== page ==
Just days before she was killed in a suicide bomb attack outside the Kabul airport in Afghanistan, Marine Sgt. Nicole Gee used a photo of her cradling an Afghan baby in her arms to deliver a simple message: "I love my job."
Gee's father, Richard Herrera, reflected on his daughter's sacrifice on TODAY Monday after she was one of 13 U.S. troops killed in an attack on Aug. 26, just five days before the U.S. government's deadline for fully withdrawing from Afghanistan.
"She's my hero," Herrera told Erin McLaughlin from the family's home in Roseville, California. "She's a warrior."
The service members were guarding Hamid Karzai International Airport as thousands of Americans and Afghans evacuated after the government takeover by the Taliban.
Gee shared the touching photo of herself holding the baby on Instagram on Aug. 20 with the caption of "I love my job."
Herrera first saw the photo on television before the bombing and had swelled with pride as he shared it with family and friends. Less than a week later, his daughter was gone. She was 23 years old.
"It broke me for a while, and it's like a wave now," he said. "The emotions are up and down. It's hit me hard."
Gee was one of two female Marines killed in the attack, along with Sgt. Johanny Rosario from Massachusetts. Gee's good friend and roommate, Sgt. Mallory Harrison, remembered her "other half" in a Facebook post on Aug. 27.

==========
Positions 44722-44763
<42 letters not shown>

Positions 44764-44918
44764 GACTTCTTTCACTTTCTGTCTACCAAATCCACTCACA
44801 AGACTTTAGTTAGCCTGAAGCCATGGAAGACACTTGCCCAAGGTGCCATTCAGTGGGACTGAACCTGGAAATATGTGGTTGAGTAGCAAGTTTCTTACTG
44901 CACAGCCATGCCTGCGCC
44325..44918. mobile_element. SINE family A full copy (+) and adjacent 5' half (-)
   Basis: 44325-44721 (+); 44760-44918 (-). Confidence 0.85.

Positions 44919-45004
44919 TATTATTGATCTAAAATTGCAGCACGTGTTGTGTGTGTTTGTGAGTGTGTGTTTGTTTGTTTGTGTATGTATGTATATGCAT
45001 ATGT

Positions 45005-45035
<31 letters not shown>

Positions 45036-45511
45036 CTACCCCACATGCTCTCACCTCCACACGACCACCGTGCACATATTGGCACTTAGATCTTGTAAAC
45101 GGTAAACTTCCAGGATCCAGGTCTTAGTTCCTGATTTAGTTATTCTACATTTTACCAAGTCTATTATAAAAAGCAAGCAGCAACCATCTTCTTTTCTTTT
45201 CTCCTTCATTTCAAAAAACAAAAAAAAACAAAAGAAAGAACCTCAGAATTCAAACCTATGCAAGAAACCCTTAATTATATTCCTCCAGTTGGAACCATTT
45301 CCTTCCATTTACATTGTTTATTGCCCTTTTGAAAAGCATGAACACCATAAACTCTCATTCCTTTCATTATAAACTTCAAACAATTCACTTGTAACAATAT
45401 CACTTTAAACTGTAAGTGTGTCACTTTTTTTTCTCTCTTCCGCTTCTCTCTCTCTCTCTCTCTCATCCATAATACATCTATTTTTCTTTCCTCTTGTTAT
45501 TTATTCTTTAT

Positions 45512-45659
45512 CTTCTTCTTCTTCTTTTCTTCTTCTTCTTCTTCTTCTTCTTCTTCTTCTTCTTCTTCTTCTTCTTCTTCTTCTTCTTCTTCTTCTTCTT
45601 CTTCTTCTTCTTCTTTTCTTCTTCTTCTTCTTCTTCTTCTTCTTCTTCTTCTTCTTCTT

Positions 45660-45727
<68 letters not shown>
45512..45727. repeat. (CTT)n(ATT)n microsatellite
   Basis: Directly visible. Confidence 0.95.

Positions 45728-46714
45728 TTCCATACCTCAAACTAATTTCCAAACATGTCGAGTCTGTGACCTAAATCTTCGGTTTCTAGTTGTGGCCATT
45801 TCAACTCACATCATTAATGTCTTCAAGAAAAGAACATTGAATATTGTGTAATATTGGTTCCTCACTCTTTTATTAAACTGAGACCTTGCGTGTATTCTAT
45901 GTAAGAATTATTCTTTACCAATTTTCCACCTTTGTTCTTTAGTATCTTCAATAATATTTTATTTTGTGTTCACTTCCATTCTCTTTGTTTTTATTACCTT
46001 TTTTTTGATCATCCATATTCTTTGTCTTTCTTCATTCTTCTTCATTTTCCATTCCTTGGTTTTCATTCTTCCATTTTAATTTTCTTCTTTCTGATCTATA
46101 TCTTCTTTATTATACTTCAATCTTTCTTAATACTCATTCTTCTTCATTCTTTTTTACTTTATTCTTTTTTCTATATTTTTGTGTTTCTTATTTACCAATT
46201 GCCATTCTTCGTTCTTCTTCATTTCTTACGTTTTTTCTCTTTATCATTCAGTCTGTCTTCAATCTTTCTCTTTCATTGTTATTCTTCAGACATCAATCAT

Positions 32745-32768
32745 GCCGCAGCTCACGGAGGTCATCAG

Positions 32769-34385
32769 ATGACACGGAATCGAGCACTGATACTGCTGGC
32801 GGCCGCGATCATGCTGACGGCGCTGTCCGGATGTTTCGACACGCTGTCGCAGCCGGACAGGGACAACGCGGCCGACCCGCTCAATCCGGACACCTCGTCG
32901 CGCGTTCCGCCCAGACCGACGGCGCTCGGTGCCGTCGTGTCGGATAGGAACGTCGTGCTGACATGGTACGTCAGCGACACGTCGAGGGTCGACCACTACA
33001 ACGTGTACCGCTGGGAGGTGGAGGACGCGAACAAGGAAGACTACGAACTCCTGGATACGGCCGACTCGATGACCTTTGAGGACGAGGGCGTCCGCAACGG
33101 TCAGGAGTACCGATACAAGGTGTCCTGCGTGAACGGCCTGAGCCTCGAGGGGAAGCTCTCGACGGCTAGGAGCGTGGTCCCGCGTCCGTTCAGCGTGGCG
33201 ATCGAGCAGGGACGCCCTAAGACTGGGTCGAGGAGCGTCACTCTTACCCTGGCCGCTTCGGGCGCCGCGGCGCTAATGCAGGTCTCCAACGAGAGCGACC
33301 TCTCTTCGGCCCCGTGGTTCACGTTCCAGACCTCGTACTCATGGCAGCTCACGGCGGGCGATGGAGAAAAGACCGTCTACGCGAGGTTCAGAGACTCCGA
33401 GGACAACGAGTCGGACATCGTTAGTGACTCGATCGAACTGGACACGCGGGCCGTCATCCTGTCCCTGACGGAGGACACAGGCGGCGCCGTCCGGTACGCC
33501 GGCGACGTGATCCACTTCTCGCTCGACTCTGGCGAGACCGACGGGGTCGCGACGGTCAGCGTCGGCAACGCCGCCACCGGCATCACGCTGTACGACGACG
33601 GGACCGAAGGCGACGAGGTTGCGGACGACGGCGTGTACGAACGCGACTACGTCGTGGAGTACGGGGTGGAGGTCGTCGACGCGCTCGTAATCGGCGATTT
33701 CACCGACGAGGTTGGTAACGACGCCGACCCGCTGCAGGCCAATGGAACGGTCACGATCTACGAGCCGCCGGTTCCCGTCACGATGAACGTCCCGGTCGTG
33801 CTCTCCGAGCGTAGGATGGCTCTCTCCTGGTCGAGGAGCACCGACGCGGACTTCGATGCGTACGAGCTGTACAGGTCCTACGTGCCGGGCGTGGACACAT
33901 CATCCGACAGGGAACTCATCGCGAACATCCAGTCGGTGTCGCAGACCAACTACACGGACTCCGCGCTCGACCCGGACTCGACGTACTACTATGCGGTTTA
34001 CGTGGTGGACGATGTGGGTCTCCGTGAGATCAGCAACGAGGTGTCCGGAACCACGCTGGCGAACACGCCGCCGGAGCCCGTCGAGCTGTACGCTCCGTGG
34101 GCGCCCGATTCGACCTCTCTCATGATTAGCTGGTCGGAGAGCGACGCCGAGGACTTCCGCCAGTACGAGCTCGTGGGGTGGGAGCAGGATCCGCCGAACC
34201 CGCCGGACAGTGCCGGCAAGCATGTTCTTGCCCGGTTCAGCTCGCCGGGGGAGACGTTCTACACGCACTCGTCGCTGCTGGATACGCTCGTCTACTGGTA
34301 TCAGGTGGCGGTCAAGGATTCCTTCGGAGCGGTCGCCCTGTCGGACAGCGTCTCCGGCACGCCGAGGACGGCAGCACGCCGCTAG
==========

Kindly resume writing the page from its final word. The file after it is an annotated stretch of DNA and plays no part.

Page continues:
"I can’t quite describe the feeling I get when I force myself to come back to reality & think about how I’m never going to see her again," Harrison wrote. "How her last breath was taken doing what she loved—helping people—at HKIA in Afghanistan. Then there was an explosion. And just like that, she’s gone.
"My best friend. 23 years old. Gone," she continued. "I find peace knowing that she left this world doing what she loved. She was a Marine’s Marine. She cared about people. She loved fiercely. She was a light in this dark world. She was my person."
Another one of her fellow Marines, Michael Black, shared another touching photo of Gee holding an Afghan baby in a remembrance of her on Facebook.
"This pic says it all of the HEART she had!" he wrote.
Towns across America have honored the 13 service members who were killed, from Massachusetts to Missouri to California. Many of those who died were in their early 20s, barely born at the time of the 9/11 attacks that led to the 20-year war in Afghanistan.
Their deaths are being mourned as President Joe Biden warns about further attacks with the deadline for U.S. withdrawal from Afghanistan looming on Tuesday. Biden and first lady Jill Biden attended an event on Sunday to honor the 13 who were killed as their remains returned to the U.S. and meet with their families.